Fair enough – I couldn’t evade rote learning completely. In high school, I never understood combinatorics and occasionally guessed the approach. Even after writing the QCE General Maths Notes, I still have no intuition behind why the Hungarian algorithm works. These things just looked like magic to me.

How did I deal with that? I resorted to rote learning…

Here’s the deal. I did everything in my power to minimise how much rote learning I had to cop. By the time of my exam, there were very few things I did not really get. To combat that as best as I could, I memorised important rules of thumb in tackling such problems. For example, for combinatorics, I just memorised extra little tricks like using the complement and taking cases. If I had to do the Hungarian algorithm in my exam, I would’ve just done 30 or so practice problems until I could do it blindfolded.

If you feel that you have huge gaps in your understanding, you should address them ASAP. Ask your teachers/peers or us about those issues! Somebody will be able to give you greater intuition eventually! (In my opinion, understanding everything perfectly is a near-impossible goal. Your job is to reduce lack of understanding as low as you can.) If you’re interested, you can ask whatever QCE maths questions you have here!

 

4. Juggling multiple topics

Being confident at say, vectors or financial mathematics once upon a time, doesn’t mean you may still be later on. At the same time, you may have become more confident at topics you’ve only learnt recently.

What tends to happen is that a lot of the topics in your mathematics subjects are somewhat unrelated. For example, not everything a methods student does in statistics will involve calculus, and general maths students don’t care about financial mathematics in networks. The lack of exposure to a certain concept contributes to forgetfulness in a specific section of the syllabus.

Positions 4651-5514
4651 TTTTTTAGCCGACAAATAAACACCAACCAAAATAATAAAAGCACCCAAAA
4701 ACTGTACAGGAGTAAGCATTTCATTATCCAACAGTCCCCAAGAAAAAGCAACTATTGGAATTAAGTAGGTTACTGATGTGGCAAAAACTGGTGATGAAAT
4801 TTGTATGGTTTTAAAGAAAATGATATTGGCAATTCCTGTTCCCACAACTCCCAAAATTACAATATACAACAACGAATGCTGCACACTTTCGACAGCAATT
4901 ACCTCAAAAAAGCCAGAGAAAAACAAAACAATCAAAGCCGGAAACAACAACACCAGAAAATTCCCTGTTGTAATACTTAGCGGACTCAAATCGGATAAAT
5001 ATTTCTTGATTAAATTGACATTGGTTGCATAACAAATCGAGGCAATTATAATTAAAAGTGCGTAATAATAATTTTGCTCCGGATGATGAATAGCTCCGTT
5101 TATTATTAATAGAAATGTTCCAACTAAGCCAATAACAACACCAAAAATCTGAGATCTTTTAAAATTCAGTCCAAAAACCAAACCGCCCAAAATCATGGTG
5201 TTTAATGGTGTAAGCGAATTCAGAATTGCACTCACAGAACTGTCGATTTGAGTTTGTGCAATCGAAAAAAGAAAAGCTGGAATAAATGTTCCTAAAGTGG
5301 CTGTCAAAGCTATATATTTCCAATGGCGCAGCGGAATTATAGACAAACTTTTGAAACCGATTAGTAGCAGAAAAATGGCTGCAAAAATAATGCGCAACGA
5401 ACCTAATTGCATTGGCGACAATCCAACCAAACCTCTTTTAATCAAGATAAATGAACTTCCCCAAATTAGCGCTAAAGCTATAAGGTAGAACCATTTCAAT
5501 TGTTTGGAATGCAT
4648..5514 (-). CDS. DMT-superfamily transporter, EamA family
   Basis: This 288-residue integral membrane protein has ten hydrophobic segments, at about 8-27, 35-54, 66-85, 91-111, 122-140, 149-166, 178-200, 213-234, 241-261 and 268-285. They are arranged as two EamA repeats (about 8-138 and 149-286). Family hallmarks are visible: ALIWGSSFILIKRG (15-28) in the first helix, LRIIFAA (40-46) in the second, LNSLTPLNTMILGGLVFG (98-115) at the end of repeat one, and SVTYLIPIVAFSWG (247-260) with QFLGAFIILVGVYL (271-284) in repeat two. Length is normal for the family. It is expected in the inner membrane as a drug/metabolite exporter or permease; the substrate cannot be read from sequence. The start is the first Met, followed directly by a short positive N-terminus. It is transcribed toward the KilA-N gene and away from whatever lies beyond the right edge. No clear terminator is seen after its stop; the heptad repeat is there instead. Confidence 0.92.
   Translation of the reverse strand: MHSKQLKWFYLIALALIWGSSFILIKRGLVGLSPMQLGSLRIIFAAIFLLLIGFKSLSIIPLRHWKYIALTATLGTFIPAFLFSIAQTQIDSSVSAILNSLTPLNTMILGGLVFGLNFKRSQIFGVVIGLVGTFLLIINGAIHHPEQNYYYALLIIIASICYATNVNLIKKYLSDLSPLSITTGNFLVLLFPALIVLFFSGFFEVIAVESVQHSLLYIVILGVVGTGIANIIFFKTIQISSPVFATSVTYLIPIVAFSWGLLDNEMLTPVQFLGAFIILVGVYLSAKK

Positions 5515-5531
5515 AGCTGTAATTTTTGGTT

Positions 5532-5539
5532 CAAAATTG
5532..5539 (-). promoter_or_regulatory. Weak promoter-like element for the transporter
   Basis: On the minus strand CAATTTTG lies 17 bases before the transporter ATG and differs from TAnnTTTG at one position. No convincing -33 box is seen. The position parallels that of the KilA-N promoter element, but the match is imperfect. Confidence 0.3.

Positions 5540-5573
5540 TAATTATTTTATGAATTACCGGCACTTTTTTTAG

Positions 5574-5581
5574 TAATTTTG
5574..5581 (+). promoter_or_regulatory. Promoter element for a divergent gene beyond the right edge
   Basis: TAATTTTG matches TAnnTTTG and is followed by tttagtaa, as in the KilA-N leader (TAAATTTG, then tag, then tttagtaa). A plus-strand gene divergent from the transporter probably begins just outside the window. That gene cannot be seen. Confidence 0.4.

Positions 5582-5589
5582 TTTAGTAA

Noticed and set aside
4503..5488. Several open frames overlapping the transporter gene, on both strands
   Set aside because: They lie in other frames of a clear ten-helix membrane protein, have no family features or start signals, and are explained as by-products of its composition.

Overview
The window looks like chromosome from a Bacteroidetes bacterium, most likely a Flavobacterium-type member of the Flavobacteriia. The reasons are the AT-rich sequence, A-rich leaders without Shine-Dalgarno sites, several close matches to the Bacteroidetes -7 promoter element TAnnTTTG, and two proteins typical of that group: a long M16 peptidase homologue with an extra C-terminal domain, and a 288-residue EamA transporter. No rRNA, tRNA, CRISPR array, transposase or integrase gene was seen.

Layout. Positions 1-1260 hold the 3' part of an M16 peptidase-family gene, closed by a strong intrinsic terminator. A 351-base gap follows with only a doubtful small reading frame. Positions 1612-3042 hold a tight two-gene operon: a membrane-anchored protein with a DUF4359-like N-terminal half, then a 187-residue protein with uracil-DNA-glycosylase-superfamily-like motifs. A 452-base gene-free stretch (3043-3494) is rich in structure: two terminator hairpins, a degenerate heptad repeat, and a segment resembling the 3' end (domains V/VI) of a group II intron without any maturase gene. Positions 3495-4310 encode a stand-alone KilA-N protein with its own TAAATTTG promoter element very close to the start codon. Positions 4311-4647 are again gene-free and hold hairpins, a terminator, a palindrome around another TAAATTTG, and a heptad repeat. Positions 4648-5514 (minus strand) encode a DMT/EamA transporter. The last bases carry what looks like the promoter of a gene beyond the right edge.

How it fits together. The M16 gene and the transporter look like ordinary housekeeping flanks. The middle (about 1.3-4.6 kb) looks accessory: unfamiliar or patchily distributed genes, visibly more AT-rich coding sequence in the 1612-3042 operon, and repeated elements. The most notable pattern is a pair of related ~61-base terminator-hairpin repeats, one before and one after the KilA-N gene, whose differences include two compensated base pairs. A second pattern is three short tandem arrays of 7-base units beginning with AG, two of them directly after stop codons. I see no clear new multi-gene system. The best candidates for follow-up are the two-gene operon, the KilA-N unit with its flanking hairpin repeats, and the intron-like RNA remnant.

How you handle this issue is mostly up to you, but I do have a few suggestions. Firstly, I would consider not doing the review exercises at the end of each chapter, and save it for revision time in case you do forget it. If you decide to use VCE/HSC past exams for practice, target questions on specific topics you have trouble with. You probably shouldn’t neglect all other topics, but you should definitely target your weaknesses more than your strengths.

You may find topic tests available from various sources. These are also a good resource to use where necessary.

Also, keep in mind that some topics are linked in some manner. For example in methods, you may need to incorporate algebraic properties of trigonometric or exponential functions when dealing with the calculus bits. Geometric sequences can prove beneficial when addressing financial mathematics in general maths. Personally, I’ve found that drawing links also helps me memorise content in the past better, simply because it feels like I’m using the same thing over and over again!

 

5. Never be afraid to make notes or use other resources!

With maths, notes aren’t as much of a necessity because the ultimate focus is on doing the problem. If you do make notes, definitely use them come revision time!

And even if you don’t make notes, don’t ditch your textbook! Your teacher was there to feed you the content the first time. From then on, the textbook is one of your main sources for re-learning content!

Remember to ask your questions on our forum – it’s completely free and anonymous!